Every company wants to increase business, to drive up sales and revenues. They may try a variety of tactics, but the results often fall short of expectations. What to do?

To attract new clients, one must be positioned as a leading expert. No one wants to retain the services of mediocrities. One begins to be perceived as an expert by publishing bylined articles, being the subject of press releases and of direct mail solicitations, and by putting on seminars and webinars. One’s years of accomplishment, skills at achieving results, and creativity in overcoming obstacles can all be highlighted and, where possible, made the subject of valuable media stories.

Here’s a concrete example of what I did for one of my clients, an interior design firm. Prior to retaining my services, the principals had been making cold calls and knocking on doors trying to drum up business. They got a few prospects, but an even smaller number of them turned out to be clients. They tried to make deals with leasing agents and building managers, but so does everyone, and the competition is fierce. Raising the ante of incentives can made one feel the need for an ever-faster revolving line-of credit.

They needed to do something new, something different, something that would set them above their competition. Here’s what I did: first, I wrote a case history for a real estate publication in which I explained how an interior design company can make a building more attractive by redecorating its public areas; I used specific examples about how such techniques have been used in a variety of buildings to attract new tenants and reduce the vacancy rate. Once the article appeared, I made reprints of it and mailed it, with a covering letter, to building owners and operators. After ten business days, I had a trained college student working from a script call each of the recipients. The caller tried to set up as many appointments as possible for my client. For each arranged appointment, the caller received additional compensation.  Once appointments had been scheduled, I prepared a scripted presentation for my client that included a video of work they had done. What was the result of such a procedure? Voila! New business.

There are, of course, other sources of business for an interior design company, and it is essential to identify as many marketing targets as possible. Another target, for example, was showroom tenants.  My client had expertise in designing showrooms for garment tenants. I built on that expertise and wrote an article about how my client helped several showroom tenants improve their images and so increased business. The article contained comments from tenants that confirmed my client’s claims. Again, once the article appeared, I mailed reprints to all local garment tenants who have showrooms. The same follow-up as noted in the previous example was used again.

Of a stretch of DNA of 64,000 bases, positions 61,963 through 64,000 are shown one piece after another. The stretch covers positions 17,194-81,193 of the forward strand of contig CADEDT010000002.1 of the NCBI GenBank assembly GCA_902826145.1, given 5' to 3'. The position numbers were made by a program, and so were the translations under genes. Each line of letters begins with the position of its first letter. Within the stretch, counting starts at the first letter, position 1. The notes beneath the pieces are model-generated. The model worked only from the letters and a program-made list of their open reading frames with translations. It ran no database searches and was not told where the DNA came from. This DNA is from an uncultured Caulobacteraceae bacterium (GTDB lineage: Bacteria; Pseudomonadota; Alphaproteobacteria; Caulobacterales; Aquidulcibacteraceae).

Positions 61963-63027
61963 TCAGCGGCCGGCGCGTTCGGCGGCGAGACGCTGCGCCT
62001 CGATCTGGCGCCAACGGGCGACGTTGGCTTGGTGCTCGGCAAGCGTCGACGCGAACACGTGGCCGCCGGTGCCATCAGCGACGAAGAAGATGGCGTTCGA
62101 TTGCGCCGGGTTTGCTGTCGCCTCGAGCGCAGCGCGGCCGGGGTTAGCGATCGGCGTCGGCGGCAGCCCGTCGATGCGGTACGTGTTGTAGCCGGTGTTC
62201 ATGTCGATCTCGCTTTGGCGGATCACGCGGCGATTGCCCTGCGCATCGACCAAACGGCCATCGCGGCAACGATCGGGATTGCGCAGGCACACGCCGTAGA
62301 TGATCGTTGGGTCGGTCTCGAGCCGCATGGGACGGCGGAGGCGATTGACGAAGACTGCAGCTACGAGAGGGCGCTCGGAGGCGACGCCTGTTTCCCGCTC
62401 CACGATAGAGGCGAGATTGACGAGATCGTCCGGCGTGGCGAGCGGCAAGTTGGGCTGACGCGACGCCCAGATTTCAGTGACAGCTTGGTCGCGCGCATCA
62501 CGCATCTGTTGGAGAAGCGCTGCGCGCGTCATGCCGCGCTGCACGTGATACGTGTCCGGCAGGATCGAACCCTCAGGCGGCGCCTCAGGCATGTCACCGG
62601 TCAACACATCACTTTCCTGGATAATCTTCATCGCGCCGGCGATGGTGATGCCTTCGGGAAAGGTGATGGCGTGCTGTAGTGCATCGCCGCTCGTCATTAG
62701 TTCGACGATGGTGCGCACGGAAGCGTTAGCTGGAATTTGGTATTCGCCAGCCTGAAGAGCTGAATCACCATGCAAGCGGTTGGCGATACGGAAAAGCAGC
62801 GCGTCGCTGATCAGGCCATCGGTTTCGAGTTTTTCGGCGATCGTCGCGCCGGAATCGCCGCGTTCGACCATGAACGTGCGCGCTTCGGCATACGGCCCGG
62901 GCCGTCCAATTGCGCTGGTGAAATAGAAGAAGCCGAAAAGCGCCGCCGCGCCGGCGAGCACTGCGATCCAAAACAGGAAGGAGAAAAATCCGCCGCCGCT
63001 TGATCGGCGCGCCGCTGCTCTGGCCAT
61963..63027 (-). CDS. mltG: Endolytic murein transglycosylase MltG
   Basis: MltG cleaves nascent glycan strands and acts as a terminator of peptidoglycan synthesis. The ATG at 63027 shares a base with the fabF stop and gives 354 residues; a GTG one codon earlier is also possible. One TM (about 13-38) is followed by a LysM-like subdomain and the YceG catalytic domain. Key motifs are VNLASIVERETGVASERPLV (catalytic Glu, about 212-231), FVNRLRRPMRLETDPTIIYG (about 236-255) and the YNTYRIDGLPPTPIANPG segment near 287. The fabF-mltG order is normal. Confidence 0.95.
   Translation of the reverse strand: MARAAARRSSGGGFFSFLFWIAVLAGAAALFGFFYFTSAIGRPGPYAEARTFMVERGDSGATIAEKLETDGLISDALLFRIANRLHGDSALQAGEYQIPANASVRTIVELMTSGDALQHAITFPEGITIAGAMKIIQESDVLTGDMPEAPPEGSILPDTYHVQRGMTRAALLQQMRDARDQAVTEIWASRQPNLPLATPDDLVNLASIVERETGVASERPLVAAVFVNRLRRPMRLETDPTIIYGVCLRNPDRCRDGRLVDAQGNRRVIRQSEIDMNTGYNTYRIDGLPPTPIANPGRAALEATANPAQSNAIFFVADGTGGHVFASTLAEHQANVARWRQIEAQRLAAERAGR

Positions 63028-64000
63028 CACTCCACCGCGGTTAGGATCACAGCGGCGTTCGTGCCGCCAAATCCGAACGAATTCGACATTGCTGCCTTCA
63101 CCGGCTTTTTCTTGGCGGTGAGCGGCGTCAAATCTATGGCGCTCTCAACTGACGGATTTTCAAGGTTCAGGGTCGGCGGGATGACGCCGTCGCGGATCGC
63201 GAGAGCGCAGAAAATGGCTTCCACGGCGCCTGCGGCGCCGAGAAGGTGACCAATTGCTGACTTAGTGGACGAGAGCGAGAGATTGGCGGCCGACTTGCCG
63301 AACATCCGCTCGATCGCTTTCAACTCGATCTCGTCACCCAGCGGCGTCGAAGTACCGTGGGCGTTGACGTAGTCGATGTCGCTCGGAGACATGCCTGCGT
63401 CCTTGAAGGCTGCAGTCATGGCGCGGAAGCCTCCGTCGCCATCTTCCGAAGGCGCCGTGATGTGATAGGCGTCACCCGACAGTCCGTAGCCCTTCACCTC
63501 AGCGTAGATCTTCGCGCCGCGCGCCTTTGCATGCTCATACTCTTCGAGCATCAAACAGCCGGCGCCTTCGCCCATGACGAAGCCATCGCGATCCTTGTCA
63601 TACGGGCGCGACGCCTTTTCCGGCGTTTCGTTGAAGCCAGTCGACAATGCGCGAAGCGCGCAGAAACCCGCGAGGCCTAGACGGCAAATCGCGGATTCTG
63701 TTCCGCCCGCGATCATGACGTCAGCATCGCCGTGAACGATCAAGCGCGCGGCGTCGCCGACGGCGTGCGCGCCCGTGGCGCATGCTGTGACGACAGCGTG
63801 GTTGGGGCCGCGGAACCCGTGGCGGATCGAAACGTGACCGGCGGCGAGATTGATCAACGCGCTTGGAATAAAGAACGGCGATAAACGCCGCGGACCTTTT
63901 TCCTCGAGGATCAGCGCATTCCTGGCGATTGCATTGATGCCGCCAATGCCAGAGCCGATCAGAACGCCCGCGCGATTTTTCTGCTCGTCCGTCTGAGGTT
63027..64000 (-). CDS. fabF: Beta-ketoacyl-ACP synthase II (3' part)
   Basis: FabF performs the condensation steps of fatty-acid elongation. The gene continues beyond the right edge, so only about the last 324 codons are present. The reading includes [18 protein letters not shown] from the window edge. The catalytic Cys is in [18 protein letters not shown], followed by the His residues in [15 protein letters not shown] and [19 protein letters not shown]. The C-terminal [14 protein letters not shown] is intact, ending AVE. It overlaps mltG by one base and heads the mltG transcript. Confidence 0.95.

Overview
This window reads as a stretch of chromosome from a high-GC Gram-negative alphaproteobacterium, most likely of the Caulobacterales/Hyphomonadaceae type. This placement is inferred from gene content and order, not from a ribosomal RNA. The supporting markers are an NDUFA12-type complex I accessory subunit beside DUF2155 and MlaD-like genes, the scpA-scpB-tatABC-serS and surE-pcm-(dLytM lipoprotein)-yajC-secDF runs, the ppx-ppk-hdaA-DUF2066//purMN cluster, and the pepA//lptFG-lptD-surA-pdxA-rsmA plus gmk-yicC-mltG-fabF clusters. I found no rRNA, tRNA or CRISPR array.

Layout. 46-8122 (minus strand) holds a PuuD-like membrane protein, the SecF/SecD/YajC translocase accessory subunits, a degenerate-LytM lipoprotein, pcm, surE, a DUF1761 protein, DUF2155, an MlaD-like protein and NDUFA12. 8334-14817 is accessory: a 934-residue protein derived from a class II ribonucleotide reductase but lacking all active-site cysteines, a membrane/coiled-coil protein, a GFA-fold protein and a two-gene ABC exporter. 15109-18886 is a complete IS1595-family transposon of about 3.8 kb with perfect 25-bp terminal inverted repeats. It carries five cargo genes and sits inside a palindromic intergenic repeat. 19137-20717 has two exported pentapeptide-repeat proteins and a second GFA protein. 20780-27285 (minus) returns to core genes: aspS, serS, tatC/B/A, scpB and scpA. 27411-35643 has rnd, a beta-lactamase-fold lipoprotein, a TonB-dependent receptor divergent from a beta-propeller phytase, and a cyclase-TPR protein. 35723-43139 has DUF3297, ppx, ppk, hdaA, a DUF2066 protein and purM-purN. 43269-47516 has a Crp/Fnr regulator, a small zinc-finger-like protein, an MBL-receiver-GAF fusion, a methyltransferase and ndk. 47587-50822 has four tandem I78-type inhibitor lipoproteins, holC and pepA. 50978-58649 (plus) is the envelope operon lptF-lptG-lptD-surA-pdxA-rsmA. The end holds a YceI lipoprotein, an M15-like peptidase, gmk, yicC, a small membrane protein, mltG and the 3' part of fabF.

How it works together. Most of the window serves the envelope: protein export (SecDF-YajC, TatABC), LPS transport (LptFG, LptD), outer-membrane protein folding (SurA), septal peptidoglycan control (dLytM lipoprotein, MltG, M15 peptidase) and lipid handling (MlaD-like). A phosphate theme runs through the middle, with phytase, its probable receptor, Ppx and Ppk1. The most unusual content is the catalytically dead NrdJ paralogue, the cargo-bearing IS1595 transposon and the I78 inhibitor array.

Before employing this technique, you must identify your market. If you do not, you may be aiming at the wrong target.

Here’s another example. If, let’s say, you own an environmental assessment company, you will want to promote yourself not only to building owners who will need your services if they are to refinance their buildings; but also to mortgage bankers who provide money not only for refinancing, but for initial purchases as well. To help them, I would write an article for my client that explains how one can evaluate an environmental assessment. I would eliminate all technical jargon, tell them what to look for, and what questions they should ask. The article would be placed in appropriate banking and mortgage publications, reprints would be made, and it would be mailed, with a covering letter, to a list of mortgage bankers. Again, there would be scripted follow-up phone calls, appointments for my client, and a presentation script for those meetings. I would also have prepared brochures, so that my client can leave promotional materials with prospective customer/clients.

While many service company executives are intent on generating new business, their efforts to market and promote themselves are often ineffective. The majority of them focus on networking, on making cold calls, and knocking on an endless series of doors. It amounts to playing roulette: it takes many turns of the wheel to hit a jackpot.

Whether one uses a public relations – marketing professional, or takes advantage of one’s own creativity, one should develop a strategic PR/marketing plan that will be effective in producing results. Not to do so means that one will be an “also ran.” And if you’re not a triple-crown contender, you will only run with the pack, not ahead of it.